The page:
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Shamanic Trance in Modern Kabbalah

Shamanic Trance in Modern Kabbalah

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Published by University of Chicago Press an imprint of UChicagoPress

Bringing to light a hidden chapter in the history of modern Judaism, Shamanic Trance in Modern Kabbalah explores the shamanic dimensions of Jewish mysticism. Jonathan Garb integrates methods and models from the social sciences, comparative religion, and Jewish studies to offer a fresh view of the early modern kabbalists and their social and psychological contexts.

Through close readings of numerous texts—some translated here for the first time—Garb draws a more complete picture of the kabbalists than previous depictions, revealing them to be as concerned with deeper states of consciousness as they were with study and ritual. Garb discovers that they developed physical and mental methods to induce trance states, visions of heavenly mountains, and transformations into animals or bodies of light. To gain a deeper understanding of the kabbalists’ shamanic practices, Garb compares their experiences with those of mystics from other traditions as well as with those recorded by psychologists such as Milton Erickson and Carl Jung. Finally, Garb examines the kabbalists’ relations with the wider Jewish community, uncovering the role of kabbalistic shamanism in the renewal of Jewish tradition as it contended with modernity.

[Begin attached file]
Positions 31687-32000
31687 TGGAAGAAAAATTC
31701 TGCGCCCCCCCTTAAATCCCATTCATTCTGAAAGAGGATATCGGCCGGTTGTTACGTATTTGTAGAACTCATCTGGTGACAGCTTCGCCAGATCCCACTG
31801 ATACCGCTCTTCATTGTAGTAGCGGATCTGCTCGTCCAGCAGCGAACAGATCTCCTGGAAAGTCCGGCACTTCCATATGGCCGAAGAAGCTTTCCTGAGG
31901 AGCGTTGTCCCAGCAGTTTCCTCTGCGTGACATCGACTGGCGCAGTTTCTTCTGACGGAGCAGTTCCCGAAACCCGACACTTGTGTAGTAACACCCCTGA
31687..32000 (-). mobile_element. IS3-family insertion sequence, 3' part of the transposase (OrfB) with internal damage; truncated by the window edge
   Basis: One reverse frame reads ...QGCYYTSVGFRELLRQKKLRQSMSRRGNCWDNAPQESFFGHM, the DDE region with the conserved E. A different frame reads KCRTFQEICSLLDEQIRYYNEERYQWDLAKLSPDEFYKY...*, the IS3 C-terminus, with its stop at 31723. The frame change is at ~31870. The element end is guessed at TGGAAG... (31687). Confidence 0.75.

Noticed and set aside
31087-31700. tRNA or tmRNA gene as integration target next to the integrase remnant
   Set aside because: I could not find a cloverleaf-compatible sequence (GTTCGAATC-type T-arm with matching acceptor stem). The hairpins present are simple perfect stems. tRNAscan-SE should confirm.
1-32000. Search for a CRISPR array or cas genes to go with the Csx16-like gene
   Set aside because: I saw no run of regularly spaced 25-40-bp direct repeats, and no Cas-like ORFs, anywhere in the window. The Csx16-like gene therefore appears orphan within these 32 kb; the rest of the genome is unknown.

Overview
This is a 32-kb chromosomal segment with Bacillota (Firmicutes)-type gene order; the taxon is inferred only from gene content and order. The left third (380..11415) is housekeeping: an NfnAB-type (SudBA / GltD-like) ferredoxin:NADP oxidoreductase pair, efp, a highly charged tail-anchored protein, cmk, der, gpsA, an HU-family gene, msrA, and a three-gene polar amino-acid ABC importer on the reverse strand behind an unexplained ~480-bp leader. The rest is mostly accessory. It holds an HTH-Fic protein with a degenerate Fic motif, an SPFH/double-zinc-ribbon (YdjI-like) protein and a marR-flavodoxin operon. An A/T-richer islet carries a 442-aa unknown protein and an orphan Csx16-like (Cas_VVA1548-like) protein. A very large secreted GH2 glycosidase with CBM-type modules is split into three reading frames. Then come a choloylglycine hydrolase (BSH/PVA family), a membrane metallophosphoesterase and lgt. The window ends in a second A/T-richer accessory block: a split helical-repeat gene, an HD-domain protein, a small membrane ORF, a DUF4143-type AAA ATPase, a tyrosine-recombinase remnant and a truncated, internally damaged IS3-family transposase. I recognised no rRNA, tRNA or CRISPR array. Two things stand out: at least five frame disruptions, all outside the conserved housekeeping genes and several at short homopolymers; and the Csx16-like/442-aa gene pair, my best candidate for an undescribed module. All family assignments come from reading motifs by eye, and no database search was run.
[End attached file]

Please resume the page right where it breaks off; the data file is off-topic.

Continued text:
Bringing to light a hidden chapter in the history of modern Judaism, Shamanic Trance in Modern Kabbalah explores the shamanic dimensions of Jewish mysticism. Jonathan Garb integrates methods and models from the social sciences, comparative religion, and Jewish studies to offer a fresh view of the early modern kabbalists and their social and psychological contexts.

Through close readings of numerous texts—some translated here for the first time—Garb draws a more complete picture of the kabbalists than previous depictions, revealing them to be as concerned with deeper states of consciousness as they were with study and ritual. Garb discovers that they developed physical and mental methods to induce trance states, visions of heavenly mountains, and transformations into animals or bodies of light. To gain a deeper understanding of the kabbalists’ shamanic practices, Garb compares their experiences with those of mystics from other traditions as well as with those recorded by psychologists such as Milton Erickson and Carl Jung. Finally, Garb examines the kabbalists’ relations with the wider Jewish community, uncovering the role of kabbalistic shamanism in the renewal of Jewish tradition as it contended with modernity.